Tuesday, February 21, 2017

Refugees and Global Migration: Humanity’s Crisis


Doug Mills RCN America NETWORK
Camden, Maine - More than 65 million people are now on the move, seeking food, safety, and better lives for themselves and their families. They are fleeing for a variety of reasons: wars, ethnic and religious conflicts, corruption and crime, and the devastating consequences of climate change.

These volatile issues dominate the media today, and they will undoubtedly be unresolved in 2017.

The 30 Camden Conference held this past weekend in Camden brought some of the worlds foremost authorities on this subject to Maine to shed some light on this massive crisis.  This years conference held in Camden and also broadcast to satellite locations in in Rockland. Belfast and Portland was sold out.  More than 1100 attended the conference and of that number 200 were high school and college students.

The Camden Conference is committed to its mission to help prepare Maine students to be future citizens and leaders in the global community  With programs in 5 Maine colleges and universities and 13 High schools the Camden Conference is living up to that commitment.  Twenty percent of this years attendees of this years conference were students.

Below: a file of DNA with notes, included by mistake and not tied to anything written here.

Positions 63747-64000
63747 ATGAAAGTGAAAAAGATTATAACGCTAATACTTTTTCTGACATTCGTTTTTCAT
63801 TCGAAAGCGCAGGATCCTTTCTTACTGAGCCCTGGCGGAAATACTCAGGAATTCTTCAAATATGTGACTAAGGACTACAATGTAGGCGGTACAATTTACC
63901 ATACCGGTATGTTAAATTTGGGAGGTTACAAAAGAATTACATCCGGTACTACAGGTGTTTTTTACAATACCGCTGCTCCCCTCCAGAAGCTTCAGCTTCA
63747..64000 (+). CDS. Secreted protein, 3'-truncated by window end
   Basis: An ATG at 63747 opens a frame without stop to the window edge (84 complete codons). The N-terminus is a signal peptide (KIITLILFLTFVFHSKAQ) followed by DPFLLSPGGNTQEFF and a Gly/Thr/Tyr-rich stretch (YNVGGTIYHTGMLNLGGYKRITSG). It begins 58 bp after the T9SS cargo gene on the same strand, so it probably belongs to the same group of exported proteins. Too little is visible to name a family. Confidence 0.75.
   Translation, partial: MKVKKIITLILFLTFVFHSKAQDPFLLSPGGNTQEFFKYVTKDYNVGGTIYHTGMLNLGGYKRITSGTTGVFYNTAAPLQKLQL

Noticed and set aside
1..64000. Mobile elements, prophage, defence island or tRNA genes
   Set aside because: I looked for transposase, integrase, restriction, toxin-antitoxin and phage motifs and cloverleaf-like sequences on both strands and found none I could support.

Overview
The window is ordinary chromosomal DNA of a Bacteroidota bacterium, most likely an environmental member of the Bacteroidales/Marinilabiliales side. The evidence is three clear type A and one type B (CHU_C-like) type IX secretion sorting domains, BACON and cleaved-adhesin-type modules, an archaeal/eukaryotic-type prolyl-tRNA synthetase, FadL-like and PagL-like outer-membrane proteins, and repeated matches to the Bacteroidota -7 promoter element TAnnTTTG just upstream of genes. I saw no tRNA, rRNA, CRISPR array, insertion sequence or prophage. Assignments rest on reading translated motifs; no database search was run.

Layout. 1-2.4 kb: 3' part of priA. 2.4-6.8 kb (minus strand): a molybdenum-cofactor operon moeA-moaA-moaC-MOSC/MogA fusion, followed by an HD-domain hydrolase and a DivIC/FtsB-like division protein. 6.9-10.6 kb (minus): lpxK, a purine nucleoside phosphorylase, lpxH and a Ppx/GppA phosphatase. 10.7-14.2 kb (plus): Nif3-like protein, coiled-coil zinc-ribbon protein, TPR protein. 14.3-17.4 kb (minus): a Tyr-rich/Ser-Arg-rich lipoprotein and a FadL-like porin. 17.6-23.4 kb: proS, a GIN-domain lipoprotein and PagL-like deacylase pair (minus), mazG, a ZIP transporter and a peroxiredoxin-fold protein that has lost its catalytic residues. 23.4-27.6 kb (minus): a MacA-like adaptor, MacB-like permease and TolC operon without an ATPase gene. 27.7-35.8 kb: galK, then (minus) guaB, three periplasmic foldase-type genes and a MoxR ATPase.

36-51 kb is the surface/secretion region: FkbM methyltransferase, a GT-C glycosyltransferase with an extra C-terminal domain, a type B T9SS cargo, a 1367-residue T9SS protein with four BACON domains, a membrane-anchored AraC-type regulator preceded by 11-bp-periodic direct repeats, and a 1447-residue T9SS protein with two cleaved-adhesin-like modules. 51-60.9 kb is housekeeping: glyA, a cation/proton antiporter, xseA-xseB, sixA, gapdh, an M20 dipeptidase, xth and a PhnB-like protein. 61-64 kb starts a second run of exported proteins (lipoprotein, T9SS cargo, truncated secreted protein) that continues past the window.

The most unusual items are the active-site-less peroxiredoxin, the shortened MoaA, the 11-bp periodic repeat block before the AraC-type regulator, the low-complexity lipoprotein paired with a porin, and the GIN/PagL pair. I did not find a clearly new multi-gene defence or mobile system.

We also heard from two very special guests:

Layla Mohamed lived in the village of Jerinka in Ogaden, the Somali region of eastern Ethiopia until 2003, when she and her husband left to escape civil war.   After a journey through many countries, Ms. Mohamed has now settled in Portland, where she works for Catholic Charities.  The mother of two children – Mohamed, who is 13 and Manal who is 12 – she is studying to earn a high school diploma and wants to go on to university.  She hopes to become a midwife or to pursue another specialty in health care.

Ali Al-Mshakheel worked in media relations and outreach for the United Nations Assistance Mission for Iraq before he and his family left Baghdad, Iraq in 2014.  He had previously been a producer for ABC News reporting on events throughout Iraq; editor of news and feature stories for Aswat Al-Iraq News; and reporter and interpreter for The Times of London and Asahi Shimbun.  Mr. Al-Mshakheel  is now  Parent Community Specialist (Arabic-Iraqi families) for the Portland Public Schools and a freelance journalist writing on political, economic, social and cultural topics.  He and his wife and three children live in Portland.

Over the course of the three days we looked at the worldwide crisis from those who work daily to help solve this global situation.  By the end of the three day event we all had a much clearer vision of the worldwide scope of this situation as well as some idea of what each of us can do to help.

In part 2 of this story we will take a closer look at this global situation.






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